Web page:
At the first foster/adoptive parent information meeting of 2007 at the Saratoga County Children's Services office, no one showed up.
The gatherings, which serve to inform, encourage and recruit new foster parents, are held monthly, and children's services caseworkers are hoping word spreads that more people are needed to open their doors and hearts to kids in need, and in particular, teenagers.
In Saratoga County, more families want babies or toddlers, said Christine McNall, a caseworker at the Saratoga County Department of Social Services (DSS), children's services division.
"We have just 60 foster families in the county, and 75 percent want young kids. We have a very difficult time placing older children."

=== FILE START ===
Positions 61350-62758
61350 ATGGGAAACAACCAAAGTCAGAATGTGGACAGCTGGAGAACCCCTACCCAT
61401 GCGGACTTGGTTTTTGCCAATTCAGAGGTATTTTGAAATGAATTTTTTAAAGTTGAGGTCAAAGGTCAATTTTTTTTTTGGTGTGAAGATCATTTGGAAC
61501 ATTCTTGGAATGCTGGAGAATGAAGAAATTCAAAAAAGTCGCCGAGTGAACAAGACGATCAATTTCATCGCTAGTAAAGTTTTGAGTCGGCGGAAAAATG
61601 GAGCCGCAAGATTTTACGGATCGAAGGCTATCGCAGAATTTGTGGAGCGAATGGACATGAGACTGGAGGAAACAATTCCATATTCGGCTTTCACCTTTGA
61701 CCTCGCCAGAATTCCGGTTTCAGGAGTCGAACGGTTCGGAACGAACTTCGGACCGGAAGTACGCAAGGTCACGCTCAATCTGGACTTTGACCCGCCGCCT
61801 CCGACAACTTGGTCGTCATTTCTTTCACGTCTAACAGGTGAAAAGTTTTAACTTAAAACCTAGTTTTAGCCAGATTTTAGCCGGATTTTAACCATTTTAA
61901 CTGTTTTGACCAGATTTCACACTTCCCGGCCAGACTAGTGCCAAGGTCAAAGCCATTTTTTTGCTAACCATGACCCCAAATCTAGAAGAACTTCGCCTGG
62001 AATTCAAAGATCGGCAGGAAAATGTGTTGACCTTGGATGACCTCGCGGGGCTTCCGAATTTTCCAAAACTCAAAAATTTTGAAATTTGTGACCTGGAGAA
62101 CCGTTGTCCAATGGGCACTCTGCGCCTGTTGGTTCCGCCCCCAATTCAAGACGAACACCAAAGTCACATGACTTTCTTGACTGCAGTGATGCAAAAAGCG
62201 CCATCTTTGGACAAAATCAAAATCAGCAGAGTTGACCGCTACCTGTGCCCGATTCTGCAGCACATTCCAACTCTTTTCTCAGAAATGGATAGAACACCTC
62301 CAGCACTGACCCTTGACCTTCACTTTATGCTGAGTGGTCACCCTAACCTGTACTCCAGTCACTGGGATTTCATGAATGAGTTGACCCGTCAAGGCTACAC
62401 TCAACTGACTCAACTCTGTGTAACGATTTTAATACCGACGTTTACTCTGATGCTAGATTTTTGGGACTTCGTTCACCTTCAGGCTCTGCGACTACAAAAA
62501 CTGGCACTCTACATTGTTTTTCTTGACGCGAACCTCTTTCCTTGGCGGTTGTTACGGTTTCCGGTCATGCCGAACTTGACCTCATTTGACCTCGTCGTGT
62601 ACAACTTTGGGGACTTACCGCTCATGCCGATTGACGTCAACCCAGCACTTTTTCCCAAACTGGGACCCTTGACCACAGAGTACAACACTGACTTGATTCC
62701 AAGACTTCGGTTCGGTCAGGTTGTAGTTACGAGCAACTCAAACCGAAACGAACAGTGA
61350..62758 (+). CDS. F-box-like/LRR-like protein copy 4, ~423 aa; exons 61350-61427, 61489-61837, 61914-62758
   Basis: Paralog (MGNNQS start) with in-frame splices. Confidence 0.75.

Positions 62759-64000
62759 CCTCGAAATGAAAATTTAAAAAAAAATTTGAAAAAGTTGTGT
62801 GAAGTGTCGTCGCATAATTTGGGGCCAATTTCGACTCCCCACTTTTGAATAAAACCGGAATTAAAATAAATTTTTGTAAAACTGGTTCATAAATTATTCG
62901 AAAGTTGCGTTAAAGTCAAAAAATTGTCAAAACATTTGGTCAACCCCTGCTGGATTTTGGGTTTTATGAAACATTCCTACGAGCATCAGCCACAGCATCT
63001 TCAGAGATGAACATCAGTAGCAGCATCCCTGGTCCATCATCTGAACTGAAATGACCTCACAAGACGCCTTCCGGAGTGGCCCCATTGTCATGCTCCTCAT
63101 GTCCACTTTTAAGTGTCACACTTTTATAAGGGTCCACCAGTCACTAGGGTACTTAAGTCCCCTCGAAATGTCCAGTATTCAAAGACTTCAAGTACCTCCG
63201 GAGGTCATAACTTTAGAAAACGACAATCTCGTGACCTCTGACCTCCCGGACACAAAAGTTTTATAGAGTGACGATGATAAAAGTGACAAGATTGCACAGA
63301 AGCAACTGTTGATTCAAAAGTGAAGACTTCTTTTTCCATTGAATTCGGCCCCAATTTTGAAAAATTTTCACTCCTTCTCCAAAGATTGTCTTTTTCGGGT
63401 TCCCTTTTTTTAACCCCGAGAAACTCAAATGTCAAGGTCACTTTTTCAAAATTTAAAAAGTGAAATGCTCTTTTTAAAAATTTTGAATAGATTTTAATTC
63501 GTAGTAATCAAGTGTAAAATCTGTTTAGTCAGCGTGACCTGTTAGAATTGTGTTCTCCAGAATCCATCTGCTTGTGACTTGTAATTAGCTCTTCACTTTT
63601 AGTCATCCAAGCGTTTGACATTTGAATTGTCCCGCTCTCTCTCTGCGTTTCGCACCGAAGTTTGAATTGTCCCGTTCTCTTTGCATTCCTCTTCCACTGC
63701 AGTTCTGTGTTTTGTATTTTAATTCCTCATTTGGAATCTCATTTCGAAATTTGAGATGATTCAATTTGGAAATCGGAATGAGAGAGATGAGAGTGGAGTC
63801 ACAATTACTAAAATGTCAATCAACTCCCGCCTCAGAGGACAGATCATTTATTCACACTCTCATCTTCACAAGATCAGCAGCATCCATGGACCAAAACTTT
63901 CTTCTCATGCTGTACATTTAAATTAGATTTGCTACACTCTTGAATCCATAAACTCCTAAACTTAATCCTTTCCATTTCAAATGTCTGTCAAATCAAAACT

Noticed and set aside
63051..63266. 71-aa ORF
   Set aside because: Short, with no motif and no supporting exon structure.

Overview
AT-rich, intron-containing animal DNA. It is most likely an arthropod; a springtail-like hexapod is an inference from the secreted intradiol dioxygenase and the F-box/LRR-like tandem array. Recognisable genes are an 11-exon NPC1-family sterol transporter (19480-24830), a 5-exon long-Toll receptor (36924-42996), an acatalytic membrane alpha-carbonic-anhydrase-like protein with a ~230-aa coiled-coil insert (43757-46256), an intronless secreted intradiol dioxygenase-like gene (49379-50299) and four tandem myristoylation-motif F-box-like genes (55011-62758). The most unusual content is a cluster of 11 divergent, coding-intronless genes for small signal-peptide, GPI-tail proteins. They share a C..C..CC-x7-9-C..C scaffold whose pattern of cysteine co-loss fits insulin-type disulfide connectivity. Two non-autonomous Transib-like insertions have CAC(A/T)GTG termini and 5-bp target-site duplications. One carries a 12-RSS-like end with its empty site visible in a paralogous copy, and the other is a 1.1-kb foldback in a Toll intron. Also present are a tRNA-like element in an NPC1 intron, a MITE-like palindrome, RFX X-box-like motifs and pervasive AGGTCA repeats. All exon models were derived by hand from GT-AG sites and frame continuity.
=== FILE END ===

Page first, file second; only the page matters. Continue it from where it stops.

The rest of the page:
Kids in crisis
Children of all ages enter county foster care systems after being removed from their homes by authorities, typically following a call by police to a domestic violence or abuse situation. Caseworkers are on call 24 hours a day, seven days a week, and calls come even in the middle of the night. Many children are taken from their homes immediately.
"If there is a danger to the child to remain in the home, a caseworker removes them that night," said McNall. "They try to pack up at least a change of clothes and the kids' schoolbooks, but often they arrive with only the clothing on their backs."
Whether the children arrive in the night or by daytime, caseworkers must place them in a safe place before the end of the day. They then begin the arduous task of phoning every family on their list and asking them to take in the child, even on an emergency short-term basis. Siblings must be kept together.
At the Albany County Department of Children and Families, program coordinators rely on about six families willing to take in children on an emergency basis.